Max howled when her ankle buckled, sending her face first into the Keweenaw mud. Rain pounded. The trail morphed into a rivulet. She refused to drown in a mud puddle. She pushed up; her upper body still Marine-strong. That blasted leg. Useless foot. Unreliable ankle. Her second howl had nothing to do with unhealable soft tissue. Without her unit, without a purpose, life sucked. Embrace the suck. She managed to rise to one knee, the other leg mired. When her dad emerged from the woods, her relief was genuine. Even if he was wearing a wet pink gauze skirt.


October 7: Flash Fiction Challenge

Take a walk in the cemetery with me. Come on, it’s October, a time of seasonal transition in both hemispheres, and I’m itching to catch stories. Gravestones contain the tales of people who once lived where we do. History for those who can read between the rows of marble and lines etched in stone.

Many writers tingle at the mention of a local bookstore. Others revere libraries. Me, I’m a cemetery geek through and through. And what could be better than a local National Park offering a tour of the dead and buried? A tour led by a local historian and fellow graveyard geek.

Meet Ranger Lynette of the Keweenaw National Historic Park.

Full disclosure: Ranger L is my hero. She not only researches, she gathers stories and allows them to haunt her the way writers work with characters. I could sit late into the night and listen to her collected stories of the Keweenaw.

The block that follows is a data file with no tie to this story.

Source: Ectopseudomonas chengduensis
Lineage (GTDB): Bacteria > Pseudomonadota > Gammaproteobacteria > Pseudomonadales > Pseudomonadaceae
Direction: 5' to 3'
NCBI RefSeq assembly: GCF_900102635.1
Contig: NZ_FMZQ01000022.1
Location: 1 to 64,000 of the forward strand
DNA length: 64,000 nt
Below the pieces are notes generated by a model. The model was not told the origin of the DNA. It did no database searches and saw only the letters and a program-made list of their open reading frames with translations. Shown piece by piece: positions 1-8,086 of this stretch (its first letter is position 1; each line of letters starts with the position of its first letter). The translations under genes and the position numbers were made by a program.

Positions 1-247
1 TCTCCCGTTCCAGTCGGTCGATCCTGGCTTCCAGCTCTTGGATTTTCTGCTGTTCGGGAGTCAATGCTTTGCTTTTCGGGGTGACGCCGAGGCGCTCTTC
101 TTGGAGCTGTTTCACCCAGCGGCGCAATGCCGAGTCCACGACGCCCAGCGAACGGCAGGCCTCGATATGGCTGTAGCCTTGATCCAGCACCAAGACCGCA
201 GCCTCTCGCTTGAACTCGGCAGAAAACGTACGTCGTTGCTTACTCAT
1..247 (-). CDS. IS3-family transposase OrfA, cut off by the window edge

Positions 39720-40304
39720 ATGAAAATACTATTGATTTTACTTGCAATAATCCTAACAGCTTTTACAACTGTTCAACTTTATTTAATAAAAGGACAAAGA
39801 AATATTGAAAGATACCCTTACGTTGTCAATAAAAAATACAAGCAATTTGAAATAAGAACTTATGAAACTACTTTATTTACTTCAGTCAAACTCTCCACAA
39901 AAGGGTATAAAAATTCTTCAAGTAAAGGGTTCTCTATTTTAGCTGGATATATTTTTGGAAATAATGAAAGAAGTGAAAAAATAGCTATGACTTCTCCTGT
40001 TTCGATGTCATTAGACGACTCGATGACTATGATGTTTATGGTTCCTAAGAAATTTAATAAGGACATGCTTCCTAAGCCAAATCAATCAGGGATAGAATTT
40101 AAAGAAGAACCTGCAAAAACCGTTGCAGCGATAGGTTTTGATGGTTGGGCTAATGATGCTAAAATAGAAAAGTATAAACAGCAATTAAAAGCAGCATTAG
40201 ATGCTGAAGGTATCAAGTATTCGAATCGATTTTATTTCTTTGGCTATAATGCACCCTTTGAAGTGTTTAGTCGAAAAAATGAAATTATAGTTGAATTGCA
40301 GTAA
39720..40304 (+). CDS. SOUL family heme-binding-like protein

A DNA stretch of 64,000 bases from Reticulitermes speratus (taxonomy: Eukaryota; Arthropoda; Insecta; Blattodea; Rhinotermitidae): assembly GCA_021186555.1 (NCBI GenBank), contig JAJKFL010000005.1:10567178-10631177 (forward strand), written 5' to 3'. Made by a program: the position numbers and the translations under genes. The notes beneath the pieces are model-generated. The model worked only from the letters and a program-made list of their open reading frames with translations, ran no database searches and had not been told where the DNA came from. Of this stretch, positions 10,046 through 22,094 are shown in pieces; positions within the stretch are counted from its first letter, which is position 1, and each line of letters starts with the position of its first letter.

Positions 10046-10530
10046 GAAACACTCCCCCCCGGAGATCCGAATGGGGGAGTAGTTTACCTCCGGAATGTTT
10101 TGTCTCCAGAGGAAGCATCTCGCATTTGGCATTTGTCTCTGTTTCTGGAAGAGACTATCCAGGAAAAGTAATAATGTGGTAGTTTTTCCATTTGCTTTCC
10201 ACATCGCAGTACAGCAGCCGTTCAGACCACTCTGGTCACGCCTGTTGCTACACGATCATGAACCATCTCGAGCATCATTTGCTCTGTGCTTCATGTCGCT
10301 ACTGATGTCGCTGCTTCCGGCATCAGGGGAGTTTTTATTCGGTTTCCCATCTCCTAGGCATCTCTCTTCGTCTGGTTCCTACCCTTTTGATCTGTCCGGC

When the KNHP advertised fall tours of Lake View Cemetery on the fringes of Calumet, I felt a jolt of excitement. I knew October was going to be a busy slog into the long winter, so I decided to take a guided evening stroll among 35,000 buried stories. The cemetery is so large that our tour clocked over a mile of walking.

We began at the veterans section where one stately memorial honored soldiers of the Civil and Spanish Wars and a block of granite acknowledge the burials of other soldiers with missing markers. Ranger L pointed out the marker of Louis Schweigert. Behind his white marble veteran’s grave were the plots of most of his family. Except daughter Caroline, who remains buried at Schoolcraft Cemetery on the other side of Calumet. On June 17, 1873 the seven-year-old girl was found murdered, leading to several accusations and one questionable confession by a teen nephew who later claimed he did not do the foul deed. To this day, her murder remains a mystery. I find it sad and curious that she is interred alone elsewhere. I foresee a headstone hunt in the abandoned cemetery next spring, and archive diving over winter. Ranger L has been researching the murders of women in the Copper Country.

Justice whispers on the wind through the cemetery trees.

Lake View is divided into two cemeteries, one Catholic and one Protestant. Immigrants on both sides abound. The copper mines attracted families seeking work and a better life. That life didn’t always turn out. For the first time, I paid respects to the victims of the Italian Hall Disaster.

Copper mines took advantage of workers and families lost homes when mining accidents claimed the lives of husbands. The company owned everything — the land, the ore, the houses, the stores. Miners went on strike for fairer conditions in July 1913. By Christmas, children were suffering the impact of the strike and Big Annie gathered other women who had fought along side their men to host a Christmas party for the children at the Italian Hall. Mothers and children from various faiths and countries attended. When a thug yelled, “Fire!” a crush of women and children fled and perished in the stairwell. This disaster still hangs over the Copper Country.

Stories from cemeteries are not all horrific, though. We can learn much through the observation of icons. Hands, for example. It’s common for one spouse to hold hands with another on a grave marker. Have you ever noticed different cuffs? One is a wife, the other a husband. Today, we could have same cuffs on a grave which society would have denied. Some hands, like the one below, reveal secret handshakes. Today, we could engrave fist bumps.